Visiting cousins at age 12 (Los Angeles, 1995)

It’s normal to want to be proud of your heritage, especially when you’re part of a minority group that you don’t see reflected back within the larger culture you inhabit. But there’s a reason why many religious traditions treat pride as a sin: It usually doesn’t end with an innocent fondness for a flag, or a symbolic salute to a dead president or king who resembles that beloved grandfather you’d never met. Pride can easily push you into one-sided distortions of history.

One example of this is the drunk-dad-level conspiracism I parroted in regard to the 1979 Islamic Revolution of Iran, whose 40th anniversary passed this month. I told everyone that the revolution was entirely a Western plot to undermine Iran’s sovereignty and development, even though I knew little about geopolitics. While it doesn’t tell the whole story, my claim wasn’t completely ludicrous, given the long history of cynical and deadly U.S. intervention in the internal politics of developing nations during the Cold War—from Egypt to Brazil to Indonesia to Iran itself. But history is complicated, and I had fallen into the trap of attempting to distill world events down to a simplified morality play. My goal was psychological: to extinguish shame and promote a collective paper-tiger pride.

My campaign of resentment raged on in odd, self-contradictory ways. I began to turn down the volume on Iran’s Islamic history and amplified its Western-friendly qualities such as paisleys, pistachios and pretty eyes. I referred to myself as Persian rather than Iranian, yet I still reminded everyone within earshot that the word Iran comes from “Aryan”—a silly attempt to whiten my own culture even as I expressed resentment at white, Western imperialism.

Blaming America for the backwards nature of my home country felt right to the resentful teenager I then was. And even as I grew older, my lefty (white) friends never called me out on it—even when I wasn’t making sense—because I was railing against The Man. I was punching up. Who needs facts, when you have a nodding, guilt-ridden white ally to vent to? It was like a woke intellectual masturbation session that offered a symbiotic catharsis.

* * *

An exaggerated sense of race-based pride is birthed in the absence of a strong centre, and nourishes itself on the ego of restless young men. I began to build my own ideological world, and connected with other like-minded people who were playing the same game, feeding the same psychological appetites. Over time, it turned from a defence against the real racism of others, into a socially-accepted program of aggressive anti-white rhetoric, which continues to be encouraged, or at least willfully ignored, by the liberal mainstream and by many of my white friends.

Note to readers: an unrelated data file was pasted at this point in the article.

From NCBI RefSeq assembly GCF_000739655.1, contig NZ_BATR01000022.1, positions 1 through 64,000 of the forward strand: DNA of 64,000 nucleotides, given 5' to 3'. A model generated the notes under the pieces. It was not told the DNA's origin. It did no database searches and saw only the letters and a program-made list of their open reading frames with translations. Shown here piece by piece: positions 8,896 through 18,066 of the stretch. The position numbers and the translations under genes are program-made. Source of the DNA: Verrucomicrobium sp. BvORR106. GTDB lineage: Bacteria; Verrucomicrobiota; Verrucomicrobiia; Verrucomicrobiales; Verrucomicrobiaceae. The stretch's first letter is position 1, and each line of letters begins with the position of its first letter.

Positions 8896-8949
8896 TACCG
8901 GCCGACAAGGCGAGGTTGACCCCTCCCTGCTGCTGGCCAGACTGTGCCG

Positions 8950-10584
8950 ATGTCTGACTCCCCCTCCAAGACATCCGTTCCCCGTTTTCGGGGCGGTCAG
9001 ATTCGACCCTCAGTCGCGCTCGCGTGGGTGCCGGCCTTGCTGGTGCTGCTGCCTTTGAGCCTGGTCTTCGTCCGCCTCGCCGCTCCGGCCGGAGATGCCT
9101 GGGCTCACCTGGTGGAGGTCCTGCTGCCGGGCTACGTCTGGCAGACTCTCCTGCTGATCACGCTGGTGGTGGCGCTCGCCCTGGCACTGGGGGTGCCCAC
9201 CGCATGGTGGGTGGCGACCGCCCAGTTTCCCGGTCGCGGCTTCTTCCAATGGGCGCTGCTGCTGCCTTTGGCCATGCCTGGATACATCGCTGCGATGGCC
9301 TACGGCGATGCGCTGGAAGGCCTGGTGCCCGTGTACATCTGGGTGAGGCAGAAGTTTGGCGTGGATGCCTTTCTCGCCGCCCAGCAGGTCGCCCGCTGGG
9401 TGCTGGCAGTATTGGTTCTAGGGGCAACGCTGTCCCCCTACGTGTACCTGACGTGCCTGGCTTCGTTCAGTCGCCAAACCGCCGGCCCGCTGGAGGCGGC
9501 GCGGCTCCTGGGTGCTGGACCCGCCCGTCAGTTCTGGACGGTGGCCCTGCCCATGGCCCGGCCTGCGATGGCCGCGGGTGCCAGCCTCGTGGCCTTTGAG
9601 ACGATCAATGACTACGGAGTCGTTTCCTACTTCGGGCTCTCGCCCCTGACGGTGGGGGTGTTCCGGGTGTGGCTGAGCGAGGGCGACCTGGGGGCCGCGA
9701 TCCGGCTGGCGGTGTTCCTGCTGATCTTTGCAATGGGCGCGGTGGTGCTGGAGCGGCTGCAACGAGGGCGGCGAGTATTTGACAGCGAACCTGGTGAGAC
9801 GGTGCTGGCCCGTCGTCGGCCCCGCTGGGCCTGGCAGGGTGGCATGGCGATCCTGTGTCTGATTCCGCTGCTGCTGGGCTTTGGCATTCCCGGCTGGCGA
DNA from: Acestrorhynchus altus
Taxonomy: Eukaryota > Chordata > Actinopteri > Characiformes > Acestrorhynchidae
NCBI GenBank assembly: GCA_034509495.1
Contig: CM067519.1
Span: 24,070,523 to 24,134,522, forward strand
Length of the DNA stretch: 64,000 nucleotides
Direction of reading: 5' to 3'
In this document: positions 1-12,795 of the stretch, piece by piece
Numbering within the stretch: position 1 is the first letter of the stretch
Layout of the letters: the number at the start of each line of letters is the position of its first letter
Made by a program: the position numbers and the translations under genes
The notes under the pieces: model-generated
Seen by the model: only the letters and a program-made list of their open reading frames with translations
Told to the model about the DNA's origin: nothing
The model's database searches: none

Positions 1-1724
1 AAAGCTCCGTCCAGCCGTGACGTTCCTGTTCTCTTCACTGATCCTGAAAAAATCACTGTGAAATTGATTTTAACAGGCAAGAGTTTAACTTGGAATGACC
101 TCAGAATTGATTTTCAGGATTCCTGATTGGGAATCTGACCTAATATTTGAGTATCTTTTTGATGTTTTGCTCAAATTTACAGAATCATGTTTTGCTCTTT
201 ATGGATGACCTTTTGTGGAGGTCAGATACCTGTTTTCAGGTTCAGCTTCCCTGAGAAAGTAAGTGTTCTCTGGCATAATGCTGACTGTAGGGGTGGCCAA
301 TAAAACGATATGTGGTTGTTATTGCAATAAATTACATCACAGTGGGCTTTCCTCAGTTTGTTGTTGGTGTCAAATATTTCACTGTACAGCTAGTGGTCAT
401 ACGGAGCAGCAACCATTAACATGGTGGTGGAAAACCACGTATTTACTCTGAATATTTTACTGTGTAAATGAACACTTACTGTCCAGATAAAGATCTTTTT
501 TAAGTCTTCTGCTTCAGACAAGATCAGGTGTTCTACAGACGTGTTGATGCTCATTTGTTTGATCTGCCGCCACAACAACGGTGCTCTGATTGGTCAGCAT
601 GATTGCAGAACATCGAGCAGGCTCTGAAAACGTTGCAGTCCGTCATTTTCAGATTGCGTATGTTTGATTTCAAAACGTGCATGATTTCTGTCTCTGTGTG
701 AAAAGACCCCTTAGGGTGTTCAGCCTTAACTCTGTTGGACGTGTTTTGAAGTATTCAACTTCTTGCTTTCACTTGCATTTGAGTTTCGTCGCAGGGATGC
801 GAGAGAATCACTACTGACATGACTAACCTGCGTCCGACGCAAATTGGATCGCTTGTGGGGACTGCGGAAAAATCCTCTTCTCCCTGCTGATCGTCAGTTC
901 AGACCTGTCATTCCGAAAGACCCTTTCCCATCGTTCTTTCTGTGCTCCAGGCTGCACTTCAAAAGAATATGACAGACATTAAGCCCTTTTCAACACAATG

When I got older, I moved to Montreal for university where I seized professional opportunities that served to build up my confidence and identity. After that, I taught English in Brazil for several years and picked up Portuguese and Spanish. I met people from around the world, which helped me to better situate and understand the unhyphenated aspect of my Canadian identity, and realize how much of it is near and dear to me.

Life became too interesting and complex to continue prosecuting my old ethnic grievances, an exercise that had let me vent my anger but did nothing to abate my sadness. Looking back, I realized that I had been a kid using the few tools I had available to me to conquer childhood foes who were grappling with their own insecurities. It struck me that the key to a deeper, more meaningful and sustainable truth requires that we not get trapped in playing such games at all, and that we make ourselves vulnerable by exposing our true selves to the world.

Current author photo

I’m relating this personal story because I know that many Quillette readers wonder why youth find solace in anti-white social-justice rhetoric, its associated victimhood mentality, and the culture of (now state-sponsored) weaponized sensitivity that this mentality has incubated. My own life shows how this mindset can emerge organically among minorities—whether one is a white Dutch girl in a Muslim neighborhood or a Syrian refugee boy wrapped in a donated oversized parka in the Canadian hinterland.